Renaissance style, referring to antiquity, appreciates above all moderation and harmony and the human measure of things (humanism). In Cracow, as the seat of the royal court, he found the best conditions for development. Patterns were taken from Italy, though not always directly, for example, Italian artists previously employed in Hungary were imported. The interesting thing is this, that the Renaissance flourished primarily within the reach of royal patronage, coexisting for a long time with the late gothic. For the royal court, wealthy and open to Western European influences, inter alia through family affinities, he tried to keep up with the newly emerging artistic and intellectual currents, while the bourgeoisie, very conservative, followed old patterns. Thanks to the preferences of the royal family and courtiers, Renaissance artistic tendencies, compared to other Central European countries, appeared in Krakow relatively early (early. XVI w.), although still a good few decades after the first fully Renaissance works in Italy, created in the years 30. XV w. The first major construction project, introducing the Renaissance style to Polish architecture, there was a reconstruction of the courtyard of the Wawel castle. Italian masters – Francis of Florence, and then Bartłomiej Berrecci – in years 1502-1536 they decorated the royal residence with magnificent arcaded cloisters. Wawel interiors also underwent renaissance transformations. The most representative rooms, like Senatorska or Deputy, got wonderful coffered ceilings. A large part of the decorative stonework was also replaced, which is what Master Benedict did in particular. It is worth paying attention to the portals and window frames, combining Renaissance ornamentation with remnants of the Gothic style. A collection of tapestries, specially ordered in Brussels workshops by Sigismund Augustus, also added splendor to the chambers.. The main work of the Renaissance, apparently unmatched north of the Alps, became the Sigismund Chapel (1519-1531) the project of the already mentioned Berrecci. Its architecture with perfect proportions, with harmoniously matched details in a unique way combined with sculptural decoration rich in content of an ornamental and figural character.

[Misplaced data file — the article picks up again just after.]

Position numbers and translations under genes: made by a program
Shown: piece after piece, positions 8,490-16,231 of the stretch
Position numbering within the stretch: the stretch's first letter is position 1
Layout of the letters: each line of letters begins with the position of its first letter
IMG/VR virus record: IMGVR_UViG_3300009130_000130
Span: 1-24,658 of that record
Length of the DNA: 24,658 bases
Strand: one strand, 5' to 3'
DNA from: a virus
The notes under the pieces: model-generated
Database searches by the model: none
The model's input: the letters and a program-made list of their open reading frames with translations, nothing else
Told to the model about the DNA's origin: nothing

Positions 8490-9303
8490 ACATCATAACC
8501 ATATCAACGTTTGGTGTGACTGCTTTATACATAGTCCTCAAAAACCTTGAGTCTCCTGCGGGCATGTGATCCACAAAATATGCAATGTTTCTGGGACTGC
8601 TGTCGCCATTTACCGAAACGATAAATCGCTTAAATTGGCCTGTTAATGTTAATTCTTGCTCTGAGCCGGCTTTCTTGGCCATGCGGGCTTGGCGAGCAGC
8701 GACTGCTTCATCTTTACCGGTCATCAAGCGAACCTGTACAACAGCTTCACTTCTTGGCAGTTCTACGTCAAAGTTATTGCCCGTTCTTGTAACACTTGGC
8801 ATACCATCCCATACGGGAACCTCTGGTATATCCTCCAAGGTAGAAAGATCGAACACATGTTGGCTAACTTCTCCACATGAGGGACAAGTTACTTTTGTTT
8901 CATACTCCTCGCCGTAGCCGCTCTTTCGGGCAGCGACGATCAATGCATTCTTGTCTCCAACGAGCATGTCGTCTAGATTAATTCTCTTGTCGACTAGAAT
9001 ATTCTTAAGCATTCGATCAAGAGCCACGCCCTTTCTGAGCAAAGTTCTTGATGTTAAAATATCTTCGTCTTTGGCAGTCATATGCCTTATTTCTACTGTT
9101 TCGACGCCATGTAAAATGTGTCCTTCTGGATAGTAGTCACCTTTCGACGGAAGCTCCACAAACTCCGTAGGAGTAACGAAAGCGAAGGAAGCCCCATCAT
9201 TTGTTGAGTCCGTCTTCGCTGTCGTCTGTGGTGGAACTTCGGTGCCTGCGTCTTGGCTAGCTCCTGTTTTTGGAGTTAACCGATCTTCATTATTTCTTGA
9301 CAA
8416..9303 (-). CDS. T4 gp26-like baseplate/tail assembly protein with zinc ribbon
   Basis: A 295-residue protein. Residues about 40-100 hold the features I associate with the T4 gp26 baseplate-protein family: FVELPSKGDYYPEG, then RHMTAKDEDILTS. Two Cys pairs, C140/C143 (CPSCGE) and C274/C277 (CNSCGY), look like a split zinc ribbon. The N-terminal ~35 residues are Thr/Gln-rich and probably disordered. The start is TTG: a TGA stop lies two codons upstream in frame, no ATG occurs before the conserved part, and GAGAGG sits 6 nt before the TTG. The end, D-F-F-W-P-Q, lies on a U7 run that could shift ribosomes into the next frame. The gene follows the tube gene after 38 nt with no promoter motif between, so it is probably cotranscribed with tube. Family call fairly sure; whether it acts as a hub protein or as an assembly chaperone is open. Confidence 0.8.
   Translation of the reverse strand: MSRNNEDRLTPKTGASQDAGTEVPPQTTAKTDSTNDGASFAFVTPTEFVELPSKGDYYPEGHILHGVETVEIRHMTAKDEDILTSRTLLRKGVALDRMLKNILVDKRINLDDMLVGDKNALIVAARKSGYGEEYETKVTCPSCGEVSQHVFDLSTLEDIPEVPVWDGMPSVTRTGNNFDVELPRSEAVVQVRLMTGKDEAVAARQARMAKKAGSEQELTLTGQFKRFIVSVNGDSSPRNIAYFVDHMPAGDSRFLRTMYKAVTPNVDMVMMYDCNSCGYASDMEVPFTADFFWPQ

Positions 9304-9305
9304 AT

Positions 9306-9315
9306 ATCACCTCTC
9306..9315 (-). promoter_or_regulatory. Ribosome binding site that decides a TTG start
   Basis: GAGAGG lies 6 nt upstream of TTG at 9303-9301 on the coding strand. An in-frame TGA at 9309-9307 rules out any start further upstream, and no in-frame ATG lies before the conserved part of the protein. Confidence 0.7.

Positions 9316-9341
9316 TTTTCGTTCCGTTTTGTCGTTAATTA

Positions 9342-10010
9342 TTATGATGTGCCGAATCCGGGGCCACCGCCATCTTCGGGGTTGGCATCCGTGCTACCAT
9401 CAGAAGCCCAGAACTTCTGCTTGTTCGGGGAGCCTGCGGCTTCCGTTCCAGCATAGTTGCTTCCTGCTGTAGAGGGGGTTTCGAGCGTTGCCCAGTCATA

Berrecci was also the creator of the decorations. The development of Renaissance tombstone sculptures in Poland originated from him. It was the statue of Sigismund the Old, lying in a characteristic pose, from the chapel constituting the mortuary mausoleum, that inspired other eminent artists, such as Jan Maria Padovano, Jan Michałowicz from Urzędów or Santi Gucci, whose numerous works can be found in the temples of Krakow. With time, which can be seen especially in the works of Gucci, the original patterns have changed (e.g.. Batory's tombstone in the Wawel Cathedral), and harmony gave way to often exaggerated decorativeness.
Renaissance painting in Krakow found its fullest expression in the works of Stanisław Samostrzelnik (from 1519 r. court painter Krzysztof Szydłowiecki) known mainly from book miniatures, but also not avoiding larger forms – see Piotr Tomicki's portrait. The most valuable work of Krakow's art of decorating books, however, is the Codex of Baltazar Behem, with a style still inherent in Gothic forms.. Friezes in the Wawel chambers also deserve attention, painted incl. by Antoni from Wrocław.